ROUND ROCK, Texas — Feb. 5, 2011 ‑ Catholics and other Christians are four and a half weeks away from Lent. While we will spend 45 days this year in repentance for our sins, it’s good to know that there are opportunities to ease the penance given to us through sacred tradition, especially through plenary (full) or partial indulgences.
Recall for a moment the ancient Greek practice of placing gold coins on the eyes of the dead. Ancient Greeks believed that, once someone died, his or her soul had to cross the river Styx in Hades by paying the ferryman Charon to get to Elisyum, also known as the Elysian Fields (paradise), on the other side. Those souls with no toll money were destined to haunt the shores.
Indulgences are much like the gold coins of this Greek myth, except you have to earn them through devotional deeds. Every plenary indulgence that is earned absolves time spent in Purgatory for previously forgiven sins. In other words, little good deeds shorten your time-out!
The sacrament of reconciliation, or confession, forgives Catholics of their sins and reopens communion with God. It is true that God forgives sins, but that doesn’t mean that atonement is complete without earthly reprimand, just as a parent forgives and loves their delinquent teenager but still grounds the child as a lesson. As a basic example of this: when you confess that you stole money from your friend, you not only confess the sin of stealing, but you make restoration by returning the stolen money to your friend. Similarly, Catholics believe God demands justice for sin, so time spent in Purgatory becomes the temporal part of our reconciliation.
Because Catholics view God as merciful, though, they observe the sacred tradition of indulgences. In exchange for some pious acts of charity, they create a little spiritual bank account of gold coins to pay the toll in the afterlife. They spend some of the spiritual money on their own souls in hopes of being admitted to heaven or provide them to the souls of the deceased.
Of course, there is a long and sometimes abusive history of indulgences in the Church, particularly in the 15th and 16th centuries, that has left a blurred understanding in the minds of many modern Catholics and non-Catholics alike. Unfortunately, the practice of charging money for indulgences left a black stain on the Church’s history. Indulgences, however, cannot be bought.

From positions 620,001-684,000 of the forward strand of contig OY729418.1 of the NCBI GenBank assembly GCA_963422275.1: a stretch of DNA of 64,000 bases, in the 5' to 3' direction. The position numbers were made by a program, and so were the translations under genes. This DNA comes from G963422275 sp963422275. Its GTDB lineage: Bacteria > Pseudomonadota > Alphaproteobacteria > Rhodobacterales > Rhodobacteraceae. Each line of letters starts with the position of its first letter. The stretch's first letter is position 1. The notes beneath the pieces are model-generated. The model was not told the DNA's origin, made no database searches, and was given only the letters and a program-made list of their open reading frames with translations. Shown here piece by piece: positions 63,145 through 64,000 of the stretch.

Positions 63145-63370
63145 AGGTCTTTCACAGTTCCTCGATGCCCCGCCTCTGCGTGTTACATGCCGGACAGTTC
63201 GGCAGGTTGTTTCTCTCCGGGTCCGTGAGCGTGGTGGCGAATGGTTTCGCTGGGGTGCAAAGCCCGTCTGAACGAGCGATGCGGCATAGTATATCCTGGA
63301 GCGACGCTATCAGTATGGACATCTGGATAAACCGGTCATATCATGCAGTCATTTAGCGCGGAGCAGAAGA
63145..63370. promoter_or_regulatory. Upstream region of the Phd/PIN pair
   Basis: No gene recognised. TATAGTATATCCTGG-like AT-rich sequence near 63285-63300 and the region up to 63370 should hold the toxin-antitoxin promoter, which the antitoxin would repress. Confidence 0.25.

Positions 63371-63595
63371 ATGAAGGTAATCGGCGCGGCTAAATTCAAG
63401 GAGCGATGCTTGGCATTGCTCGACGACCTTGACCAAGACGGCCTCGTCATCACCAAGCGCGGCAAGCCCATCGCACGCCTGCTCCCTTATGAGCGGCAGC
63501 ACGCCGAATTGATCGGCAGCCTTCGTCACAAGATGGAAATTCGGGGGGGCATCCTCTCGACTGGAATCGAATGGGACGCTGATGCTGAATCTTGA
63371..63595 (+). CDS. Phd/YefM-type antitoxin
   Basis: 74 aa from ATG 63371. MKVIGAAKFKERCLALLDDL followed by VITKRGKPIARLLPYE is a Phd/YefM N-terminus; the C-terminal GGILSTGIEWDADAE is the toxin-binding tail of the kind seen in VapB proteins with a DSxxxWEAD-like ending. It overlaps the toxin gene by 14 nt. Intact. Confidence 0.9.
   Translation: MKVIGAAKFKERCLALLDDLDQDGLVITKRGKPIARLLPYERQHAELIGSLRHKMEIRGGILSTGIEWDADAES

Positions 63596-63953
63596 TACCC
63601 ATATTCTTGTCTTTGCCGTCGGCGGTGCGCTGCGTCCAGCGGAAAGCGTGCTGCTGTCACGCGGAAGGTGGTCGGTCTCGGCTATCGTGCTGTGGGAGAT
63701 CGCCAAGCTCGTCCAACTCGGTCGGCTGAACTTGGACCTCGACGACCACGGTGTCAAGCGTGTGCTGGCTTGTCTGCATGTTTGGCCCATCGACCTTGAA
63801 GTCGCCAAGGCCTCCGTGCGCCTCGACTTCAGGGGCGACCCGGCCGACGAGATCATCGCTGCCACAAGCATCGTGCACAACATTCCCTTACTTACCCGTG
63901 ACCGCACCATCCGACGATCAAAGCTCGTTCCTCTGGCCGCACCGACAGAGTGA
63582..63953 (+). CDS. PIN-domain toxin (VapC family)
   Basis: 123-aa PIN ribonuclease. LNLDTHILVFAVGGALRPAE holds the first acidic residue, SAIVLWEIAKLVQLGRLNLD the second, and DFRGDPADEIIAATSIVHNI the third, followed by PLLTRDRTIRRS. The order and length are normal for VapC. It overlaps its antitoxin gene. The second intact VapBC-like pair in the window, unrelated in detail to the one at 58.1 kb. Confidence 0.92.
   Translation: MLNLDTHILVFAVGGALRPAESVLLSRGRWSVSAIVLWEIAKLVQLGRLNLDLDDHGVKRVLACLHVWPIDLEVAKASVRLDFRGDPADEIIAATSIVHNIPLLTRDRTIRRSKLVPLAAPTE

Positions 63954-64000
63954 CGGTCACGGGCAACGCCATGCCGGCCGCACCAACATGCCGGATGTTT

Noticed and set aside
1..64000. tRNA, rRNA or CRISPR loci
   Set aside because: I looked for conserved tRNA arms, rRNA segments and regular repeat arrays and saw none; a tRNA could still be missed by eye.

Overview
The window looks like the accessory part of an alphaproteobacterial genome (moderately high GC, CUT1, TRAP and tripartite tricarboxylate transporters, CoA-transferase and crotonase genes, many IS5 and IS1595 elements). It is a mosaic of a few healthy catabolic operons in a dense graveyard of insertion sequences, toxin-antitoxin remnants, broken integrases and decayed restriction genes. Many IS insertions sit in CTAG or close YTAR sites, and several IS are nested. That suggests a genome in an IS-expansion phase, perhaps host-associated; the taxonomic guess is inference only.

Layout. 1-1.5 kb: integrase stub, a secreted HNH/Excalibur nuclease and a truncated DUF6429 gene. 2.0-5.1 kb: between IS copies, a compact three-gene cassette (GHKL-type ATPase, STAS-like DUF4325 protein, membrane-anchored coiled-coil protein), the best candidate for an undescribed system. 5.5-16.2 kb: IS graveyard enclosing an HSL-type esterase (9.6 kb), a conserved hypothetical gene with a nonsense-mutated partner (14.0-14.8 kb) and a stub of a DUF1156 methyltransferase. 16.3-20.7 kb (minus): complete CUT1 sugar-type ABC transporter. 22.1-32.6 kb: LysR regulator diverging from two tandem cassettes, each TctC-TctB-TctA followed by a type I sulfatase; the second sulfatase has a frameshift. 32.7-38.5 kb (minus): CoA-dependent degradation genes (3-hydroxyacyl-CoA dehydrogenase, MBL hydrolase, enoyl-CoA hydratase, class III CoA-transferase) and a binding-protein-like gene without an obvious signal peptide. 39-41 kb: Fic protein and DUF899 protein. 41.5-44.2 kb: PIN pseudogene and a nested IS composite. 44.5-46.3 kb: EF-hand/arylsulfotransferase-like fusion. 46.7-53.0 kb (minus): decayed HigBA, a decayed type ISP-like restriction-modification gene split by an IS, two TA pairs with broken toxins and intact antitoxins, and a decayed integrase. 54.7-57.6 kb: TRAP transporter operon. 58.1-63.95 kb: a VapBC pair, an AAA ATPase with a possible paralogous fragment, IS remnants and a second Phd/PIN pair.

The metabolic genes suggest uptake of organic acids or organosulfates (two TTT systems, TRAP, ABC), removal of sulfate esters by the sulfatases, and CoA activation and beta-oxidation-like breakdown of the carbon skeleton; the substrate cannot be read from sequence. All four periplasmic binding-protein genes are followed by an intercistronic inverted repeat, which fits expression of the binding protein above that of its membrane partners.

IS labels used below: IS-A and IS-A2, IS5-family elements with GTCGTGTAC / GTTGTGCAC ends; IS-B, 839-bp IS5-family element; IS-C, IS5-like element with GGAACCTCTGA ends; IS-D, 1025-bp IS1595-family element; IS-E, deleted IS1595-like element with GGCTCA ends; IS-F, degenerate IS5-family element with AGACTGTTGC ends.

To avoid some bad spiritual financial advice, you have to understand that while the indulgences are perfectly attainable by most and are otherwise simple acts, there are some stipulations: The sins for which you are seeking an indulgence must already have been absolved through the sacrament of reconciliation, you must be wholeheartedly contrite about those forgiven sins, and you must receive Holy Communion on the same day of your deed.
In addition to Article 1471 in the Catechism of the Catholic Church, there is also a Church publication titled The Manual of Indulgences that further explains the idea of indulgences and provides an abundant list of how to achieve them. Examples of attaining indulgences include: reading sacred scripture piously for half an hour, reciting the rosary in a church or privately with your family (the family is considered a church), attending a newly ordained priest’s first Mass, or physically visiting the Stations of the Cross with a prayer at each station. Only one indulgence is granted each day.
Partial indulgences, or incomplete indulgences, also add to the stockpile of spiritual wealth, albeit more slowly than their plenary counterpart. Partial indulgences are not granted to abolish a specified period of time to spend in Purgatory; whereas plenary indulgences may erase time in Purgatory altogether. Examples of partial indulgences are reciting the Act of Contrition, a prayer of St. Joseph or time spent in Eucharistic adoration.
In light of indulgences, the divine mercy of God becomes more apparent. There is such comfort in knowing that, by your own actions, you can secure a great gift of mercy even to those who have already passed on. This is enables you to pray and participate in the salvation of souls, Catholic or not, who await the second coming of Christ. And if you call saints those who are admitted to heaven, imagine the possibility of having saints in heaven praying for you and returning the favor.
The Holy Soap Opera is on Facebook. (Sorry, no indulgences granted for liking.)
Erica Bonnell is a displaced Houstonian who currently resides in Round Rock, Texas. Aside from volunteering and educating, she spends much of her spare time in theological pursuits. Her personal adventures with faith and divorce are regularly blogged at http://writtenstraw.wordpress.com.
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